Friday, March 27, 2015

Jews in Jeopardy in Yemen: Today's Arena of a War

Nadene Goldfoot                                                         
Ofra Haza, (Nov. 19, 1957-Feb 23, 2000)born in Tel Aviv, Israel of Yemenite parents, famous singer

Yemen, where 46,000-50,000 Jews were taken to Israel in 1949-1950 via Operation Magic Carpet, is now in big trouble, and though only about 1,400 Jews had been left there, those today are in big trouble finding themselves in today's escalating conflict. 

 Israel thought they had just about liquidated the Jews from Yemen in this lift.  The majority of the Yemenite Jews had made their way to Aden from where they were flown to Israel, since Egypt didn't permit their passage through the Suez Canal at this time.  The project began in the fall of 1949 and lasted for a year.   Iran-backed rebels are trying to take control of Yemen and Saudi-Arabia soldiers and other Arab forces are trying to stop them.  The Yemeni Jewish community really needs another Magic Carpet to whisk them away.

Ofra had done much for the Mizrachi Jews of Israel.  " (Hebrew: עפרה חזה‎, Arabic: عوفرة حازة‎;she  was not only an Israeli singer, but an actress and international recording artist. Her voice has been described as a "tender" mezzo-soprano.     "Her major international breakthrough came in the wake of the album Shirei Teiman (Yemenite songs), which she recorded in 1984."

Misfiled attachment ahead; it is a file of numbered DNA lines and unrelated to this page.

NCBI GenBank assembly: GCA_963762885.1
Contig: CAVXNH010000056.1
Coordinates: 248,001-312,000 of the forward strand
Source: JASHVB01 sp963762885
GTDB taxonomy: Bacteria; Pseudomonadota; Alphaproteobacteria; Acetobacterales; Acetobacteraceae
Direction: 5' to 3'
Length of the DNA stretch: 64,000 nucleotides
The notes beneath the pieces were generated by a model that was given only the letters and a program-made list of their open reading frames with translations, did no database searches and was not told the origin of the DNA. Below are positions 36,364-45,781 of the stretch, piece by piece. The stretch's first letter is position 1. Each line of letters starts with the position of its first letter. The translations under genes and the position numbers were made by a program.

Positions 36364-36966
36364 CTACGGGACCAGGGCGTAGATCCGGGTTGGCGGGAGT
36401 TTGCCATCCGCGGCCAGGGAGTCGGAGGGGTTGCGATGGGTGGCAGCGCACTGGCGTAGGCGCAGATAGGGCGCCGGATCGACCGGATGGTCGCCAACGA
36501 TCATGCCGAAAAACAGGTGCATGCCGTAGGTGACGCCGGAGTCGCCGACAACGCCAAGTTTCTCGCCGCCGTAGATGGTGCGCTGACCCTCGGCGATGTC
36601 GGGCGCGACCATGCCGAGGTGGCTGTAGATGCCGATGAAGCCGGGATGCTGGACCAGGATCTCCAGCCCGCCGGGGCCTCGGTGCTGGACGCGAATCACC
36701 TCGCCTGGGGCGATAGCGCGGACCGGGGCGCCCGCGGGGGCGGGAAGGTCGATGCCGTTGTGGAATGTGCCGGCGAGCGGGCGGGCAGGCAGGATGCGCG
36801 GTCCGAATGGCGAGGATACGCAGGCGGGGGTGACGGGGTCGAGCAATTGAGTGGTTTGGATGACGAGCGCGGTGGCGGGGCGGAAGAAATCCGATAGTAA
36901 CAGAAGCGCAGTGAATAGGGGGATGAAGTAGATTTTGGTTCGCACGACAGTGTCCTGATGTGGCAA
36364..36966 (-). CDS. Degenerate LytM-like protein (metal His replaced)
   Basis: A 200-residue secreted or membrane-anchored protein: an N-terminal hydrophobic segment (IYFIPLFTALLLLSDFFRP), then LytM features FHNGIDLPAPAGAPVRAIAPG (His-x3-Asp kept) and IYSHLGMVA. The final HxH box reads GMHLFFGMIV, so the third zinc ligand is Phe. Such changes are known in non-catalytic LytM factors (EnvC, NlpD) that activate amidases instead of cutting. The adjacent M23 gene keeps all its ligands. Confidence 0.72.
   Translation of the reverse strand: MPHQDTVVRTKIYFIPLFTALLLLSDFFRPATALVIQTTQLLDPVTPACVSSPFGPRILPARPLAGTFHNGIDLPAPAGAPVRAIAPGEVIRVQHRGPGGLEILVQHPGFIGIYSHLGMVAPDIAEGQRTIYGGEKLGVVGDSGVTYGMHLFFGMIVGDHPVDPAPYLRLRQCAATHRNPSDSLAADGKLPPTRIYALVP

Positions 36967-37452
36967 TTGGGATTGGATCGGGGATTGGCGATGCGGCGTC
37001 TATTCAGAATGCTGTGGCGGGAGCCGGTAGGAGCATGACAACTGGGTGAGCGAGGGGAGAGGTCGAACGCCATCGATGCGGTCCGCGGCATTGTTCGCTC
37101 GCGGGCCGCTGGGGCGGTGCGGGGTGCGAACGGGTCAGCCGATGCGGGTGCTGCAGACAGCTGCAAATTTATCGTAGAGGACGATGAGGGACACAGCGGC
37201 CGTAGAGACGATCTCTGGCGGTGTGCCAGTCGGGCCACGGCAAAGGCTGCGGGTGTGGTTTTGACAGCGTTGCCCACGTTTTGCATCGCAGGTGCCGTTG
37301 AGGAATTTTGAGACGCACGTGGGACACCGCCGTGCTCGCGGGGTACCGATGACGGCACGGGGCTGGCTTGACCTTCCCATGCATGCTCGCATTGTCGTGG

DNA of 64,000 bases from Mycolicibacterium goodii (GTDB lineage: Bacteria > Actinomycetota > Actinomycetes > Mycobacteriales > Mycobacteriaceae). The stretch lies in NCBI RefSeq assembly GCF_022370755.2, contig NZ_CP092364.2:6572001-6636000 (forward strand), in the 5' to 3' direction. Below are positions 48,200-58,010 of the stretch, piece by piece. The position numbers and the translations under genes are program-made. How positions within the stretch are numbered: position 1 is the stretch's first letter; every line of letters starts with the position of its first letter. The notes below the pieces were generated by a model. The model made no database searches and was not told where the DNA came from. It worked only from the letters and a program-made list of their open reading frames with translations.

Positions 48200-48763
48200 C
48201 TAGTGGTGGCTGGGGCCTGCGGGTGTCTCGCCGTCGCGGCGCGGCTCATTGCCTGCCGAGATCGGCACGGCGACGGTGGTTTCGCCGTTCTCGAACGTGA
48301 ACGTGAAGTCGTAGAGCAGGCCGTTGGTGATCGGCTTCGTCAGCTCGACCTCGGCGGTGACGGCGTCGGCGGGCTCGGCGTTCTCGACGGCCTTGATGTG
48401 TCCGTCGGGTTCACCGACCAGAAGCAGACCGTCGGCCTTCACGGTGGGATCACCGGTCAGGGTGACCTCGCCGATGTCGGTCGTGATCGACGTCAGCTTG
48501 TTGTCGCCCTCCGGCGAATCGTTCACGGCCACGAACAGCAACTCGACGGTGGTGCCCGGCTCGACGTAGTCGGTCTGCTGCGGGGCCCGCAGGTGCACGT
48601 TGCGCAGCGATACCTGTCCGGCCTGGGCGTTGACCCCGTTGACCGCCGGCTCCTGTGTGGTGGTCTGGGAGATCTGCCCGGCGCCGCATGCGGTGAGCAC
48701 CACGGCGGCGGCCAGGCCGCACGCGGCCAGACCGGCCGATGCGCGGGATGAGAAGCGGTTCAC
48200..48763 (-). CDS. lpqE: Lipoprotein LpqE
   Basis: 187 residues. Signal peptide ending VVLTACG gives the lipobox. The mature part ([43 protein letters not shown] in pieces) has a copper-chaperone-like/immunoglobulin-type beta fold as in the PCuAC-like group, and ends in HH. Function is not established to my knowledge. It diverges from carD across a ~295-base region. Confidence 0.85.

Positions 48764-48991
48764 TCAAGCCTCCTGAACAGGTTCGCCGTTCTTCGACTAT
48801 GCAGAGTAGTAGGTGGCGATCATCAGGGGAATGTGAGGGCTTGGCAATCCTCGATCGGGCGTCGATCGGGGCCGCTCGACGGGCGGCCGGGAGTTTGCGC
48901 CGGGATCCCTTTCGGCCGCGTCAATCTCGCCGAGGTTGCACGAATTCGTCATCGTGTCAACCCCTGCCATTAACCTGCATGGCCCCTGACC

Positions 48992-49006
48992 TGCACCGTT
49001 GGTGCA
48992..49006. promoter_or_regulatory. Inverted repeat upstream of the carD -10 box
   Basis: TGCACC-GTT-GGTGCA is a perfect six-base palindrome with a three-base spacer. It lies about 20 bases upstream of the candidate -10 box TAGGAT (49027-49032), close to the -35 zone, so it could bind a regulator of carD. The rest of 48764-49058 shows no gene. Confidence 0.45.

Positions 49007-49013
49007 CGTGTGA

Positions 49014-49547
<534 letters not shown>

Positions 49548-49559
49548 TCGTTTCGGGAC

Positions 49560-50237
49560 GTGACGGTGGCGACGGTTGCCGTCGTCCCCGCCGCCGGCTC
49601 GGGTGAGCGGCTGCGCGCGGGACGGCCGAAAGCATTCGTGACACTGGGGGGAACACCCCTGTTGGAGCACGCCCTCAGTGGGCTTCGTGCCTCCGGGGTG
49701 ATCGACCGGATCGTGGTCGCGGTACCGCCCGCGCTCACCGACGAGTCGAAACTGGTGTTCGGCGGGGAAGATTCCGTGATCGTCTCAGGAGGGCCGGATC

Inspired by a love of her Yemenite and Hebrew culture, her music quickly spread to a wider Middle Eastern audience, somehow bridging the divide between Israel and the Arab countries.  To this American Jewess, her Yemenite songs were from Magic Carpet tales.  

Yemen was one of the places where people had converted to Judaism as they were not hindered by the Christian dictum in Europe's Byzantium Empire  that did not permit this though Europe insisted that Jews convert to Christianity.  Yemen, the SW part of Arabia, was a land that Jews had been living in in biblical days; even the era of the 1st Temple of King Solomon who died in 922 BCE.  In fact Jewish tribes had been living in Medina, Arabia.  At first there were about 3,000 Jews living in Yemen.  Then, conversions to Judaism started under Abu Karib Asad who ruled from 390 to 420 CE and who converted.  He propagated his new faith among his subjects.  This was before Islam which started with Mohammad (570-632 CE).  Judaism became widely spread among Bedouin tribes of Southern Arabia.  Jewish converts were also found with the Hamdan, a northern Yemenite tribe.  It was the upper strata of society who became Jewish.